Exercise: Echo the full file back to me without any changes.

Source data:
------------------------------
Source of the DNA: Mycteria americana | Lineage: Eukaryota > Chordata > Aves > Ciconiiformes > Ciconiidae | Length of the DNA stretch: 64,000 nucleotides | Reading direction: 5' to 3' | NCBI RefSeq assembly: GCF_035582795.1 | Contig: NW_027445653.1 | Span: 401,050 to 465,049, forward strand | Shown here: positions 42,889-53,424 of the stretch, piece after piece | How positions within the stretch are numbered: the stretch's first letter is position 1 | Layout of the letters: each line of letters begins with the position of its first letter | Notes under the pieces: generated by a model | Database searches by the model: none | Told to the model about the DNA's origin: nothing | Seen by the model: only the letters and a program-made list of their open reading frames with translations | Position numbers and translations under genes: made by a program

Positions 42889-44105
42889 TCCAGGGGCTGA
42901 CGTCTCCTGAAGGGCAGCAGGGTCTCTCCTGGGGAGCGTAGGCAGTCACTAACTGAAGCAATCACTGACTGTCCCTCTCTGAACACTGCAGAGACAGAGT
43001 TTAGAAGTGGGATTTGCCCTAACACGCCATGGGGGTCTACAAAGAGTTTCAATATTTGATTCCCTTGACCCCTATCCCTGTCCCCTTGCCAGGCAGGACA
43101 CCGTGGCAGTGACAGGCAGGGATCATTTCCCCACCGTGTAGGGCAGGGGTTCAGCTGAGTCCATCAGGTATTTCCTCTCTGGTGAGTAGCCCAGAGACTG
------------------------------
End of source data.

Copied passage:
Source of the DNA: Mycteria americana | Lineage: Eukaryota > Chordata > Aves > Ciconiiformes > Ciconiidae | Length of the DNA stretch: 64,000 nucleotides | Reading direction: 5' to 3' | NCBI RefSeq assembly: GCF_035582795.1 | Contig: NW_027445653.1 | Span: 401,050 to 465,049, forward strand | Shown here: positions 42,889-53,424 of the stretch, piece after piece | How positions within the stretch are numbered: the stretch's first letter is position 1 | Layout of the letters: each line of letters begins with the position of its first letter | Notes under the pieces: generated by a model | Database searches by the model: none | Told to the model about the DNA's origin: nothing | Seen by the model: only the letters and a program-made list of their open reading frames with translations | Position numbers and translations under genes: made by a program

Positions 42889-44105
42889 TCCAGGGGCTGA
42901 CGTCTCCTGAAGGGCAGCAGGGTCTCTCCTGGGGAGCGTAGGCAGTCACTAACTGAAGCAATCACTGACTGTCCCTCTCTGAACACTGCAGAGACAGAGT
43001 TTAGAAGTGGGATTTGCCCTAACACGCCATGGGGGTCTACAAAGAGTTTCAATATTTGATTCCCTTGACCCCTATCCCTGTCCCCTTGCCAGGCAGGACA
43101 CCGTGGCAGTGACAGGCAGGGATCATTTCCCCACCGTGTAGGGCAGGGGTTCAGCTGAGTCCATCAGGTATTTCCTCTCTGGTGAGTAGCCCAGAGACTG